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Shading Rate: Shading Rate is the main global quality control for Pixar's RenderMan. It's also probably the second most critical factor in speed performance (next to the resolution). Shading Rate controls two important factors. First, Shading Rate governs the quality of shaders. Smaller numbers mean the shaders must be evaluated at more places on the surface of the primitives. Second, Shading Rate governs how much detail is created on a per-pixel basis, and more detail means more work, requiring more hidden-surface evaluation and more memory. The end result of all this is that doubling the Shading Rate (from 1 to 2) usually gets you nearly twice the rendering speed. 

A typical Shading Rate for final rendering is 1.0, or less. Test renderings can usually be done at 3.0, 5.0, or even 20.0. What is the disadvantage? A shading rate that is too large tends to give blocky looking colors and excessive blur on textures. As long as the color of an object changes slowly and smoothly across its surface, this will look fine. 

One of the most important things to remember about the Shading Rate is that it is an Attribute. That is, it can be set globally or it can be changed from one primitive to the next. So if you have a finely patterned vase sitting in a room with flat white walls, the vase can have a small shading rate (like 1.0) to capture its detail while the walls can have a very large shading rate (like 64.0) to save time (with no undesired artifacts). Per-object Shading Rates are a very powerful technique that can be used to tell the renderer how much time to spend on individual objects.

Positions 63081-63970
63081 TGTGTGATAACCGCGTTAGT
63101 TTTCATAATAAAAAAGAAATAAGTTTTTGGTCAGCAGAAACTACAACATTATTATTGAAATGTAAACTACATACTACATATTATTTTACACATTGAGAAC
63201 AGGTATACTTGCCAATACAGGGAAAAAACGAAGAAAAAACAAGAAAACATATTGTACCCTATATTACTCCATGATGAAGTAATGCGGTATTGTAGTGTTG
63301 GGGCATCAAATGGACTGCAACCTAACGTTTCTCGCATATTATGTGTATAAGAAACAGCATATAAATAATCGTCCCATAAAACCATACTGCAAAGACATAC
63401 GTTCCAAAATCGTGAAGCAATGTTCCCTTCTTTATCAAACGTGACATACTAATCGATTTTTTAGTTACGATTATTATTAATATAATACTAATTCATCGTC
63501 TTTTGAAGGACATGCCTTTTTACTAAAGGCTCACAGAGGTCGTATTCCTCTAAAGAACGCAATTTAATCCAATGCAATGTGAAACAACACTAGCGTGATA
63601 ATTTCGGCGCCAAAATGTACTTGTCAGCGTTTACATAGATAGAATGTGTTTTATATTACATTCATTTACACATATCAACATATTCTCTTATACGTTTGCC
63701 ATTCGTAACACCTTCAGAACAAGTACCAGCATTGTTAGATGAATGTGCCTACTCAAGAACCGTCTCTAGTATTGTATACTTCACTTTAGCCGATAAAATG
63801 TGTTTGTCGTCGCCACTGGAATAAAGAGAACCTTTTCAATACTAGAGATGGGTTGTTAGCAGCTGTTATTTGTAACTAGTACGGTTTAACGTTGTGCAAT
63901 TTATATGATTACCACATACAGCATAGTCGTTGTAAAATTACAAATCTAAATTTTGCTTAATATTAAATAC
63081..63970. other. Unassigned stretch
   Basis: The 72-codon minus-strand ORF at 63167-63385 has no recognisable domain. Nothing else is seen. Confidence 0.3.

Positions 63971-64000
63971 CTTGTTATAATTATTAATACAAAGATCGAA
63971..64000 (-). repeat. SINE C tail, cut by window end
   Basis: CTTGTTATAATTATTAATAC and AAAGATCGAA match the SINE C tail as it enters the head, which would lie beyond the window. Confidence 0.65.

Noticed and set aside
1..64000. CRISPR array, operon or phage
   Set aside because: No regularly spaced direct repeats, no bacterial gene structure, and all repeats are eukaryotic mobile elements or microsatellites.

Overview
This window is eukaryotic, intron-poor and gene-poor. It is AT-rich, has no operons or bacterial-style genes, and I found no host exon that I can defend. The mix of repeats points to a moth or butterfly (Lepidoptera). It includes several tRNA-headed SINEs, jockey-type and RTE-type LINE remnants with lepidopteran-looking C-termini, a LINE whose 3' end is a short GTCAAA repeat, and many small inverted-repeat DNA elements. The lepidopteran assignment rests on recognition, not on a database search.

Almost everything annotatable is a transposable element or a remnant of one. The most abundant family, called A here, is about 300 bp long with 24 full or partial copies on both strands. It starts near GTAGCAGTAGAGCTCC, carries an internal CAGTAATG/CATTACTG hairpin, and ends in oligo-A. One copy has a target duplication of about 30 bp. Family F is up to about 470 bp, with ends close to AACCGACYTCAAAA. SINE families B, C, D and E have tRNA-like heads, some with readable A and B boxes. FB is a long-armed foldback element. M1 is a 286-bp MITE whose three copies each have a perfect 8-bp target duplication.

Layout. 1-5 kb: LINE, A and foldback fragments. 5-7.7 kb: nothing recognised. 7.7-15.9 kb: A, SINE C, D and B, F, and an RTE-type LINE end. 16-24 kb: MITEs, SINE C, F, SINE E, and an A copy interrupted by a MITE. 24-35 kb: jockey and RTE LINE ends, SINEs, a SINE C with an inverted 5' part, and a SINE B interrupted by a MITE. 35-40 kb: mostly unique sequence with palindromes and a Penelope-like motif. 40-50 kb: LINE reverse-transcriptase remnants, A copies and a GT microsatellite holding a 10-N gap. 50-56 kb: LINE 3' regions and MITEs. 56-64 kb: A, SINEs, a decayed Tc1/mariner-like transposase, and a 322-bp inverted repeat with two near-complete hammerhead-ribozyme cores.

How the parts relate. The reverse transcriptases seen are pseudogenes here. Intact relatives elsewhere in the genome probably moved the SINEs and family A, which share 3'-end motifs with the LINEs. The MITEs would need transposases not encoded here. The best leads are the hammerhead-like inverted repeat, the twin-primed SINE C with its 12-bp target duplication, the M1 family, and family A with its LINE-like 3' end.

Pixel Samples Pixar's RenderMan provides advanced control over antialiasing, and "Pixel Samples" is used to control the amount of super-sampling around a pixel. For speed, this can be set to zero, with the expected loss of image quality. "Pixel Samples" controls hidden-surface antialiasing (which eliminates "jaggies") and low values (e.g. 1x1) can benefit both speed and memory use. Values of 4x4 and up are considered high quality values. 

Filter: "Pixel Filter" controls filtering to smooth out other hard color transitions, but changing it has only a small effect on overall speed. However, the interaction of the selection of filters can have a profound effect on the "look" of the resulting image. 

In general, a soft, photographic look can be obtained by using jitter and a wide gaussian filter. This will produce good-looking antialiased results at a relatively low supersampling rate. The Catmull-Rom filter, with jitter, results in an image that has sharper details, at a slightly increased cost. A harder-edged look can be obtained by not using jitter, increasing the amount of supersampling, and using a narrow box filter. Experimentation with these controls can allow

Filter Size: The filter width (measured in pixels, in each dimension) is used by the current filter and controls scope of the effect. The appropriate setting for Filter Size depends on which filter is chosen, but typical values range between 2 and 5. Setting this value to 1 eliminates filtering.


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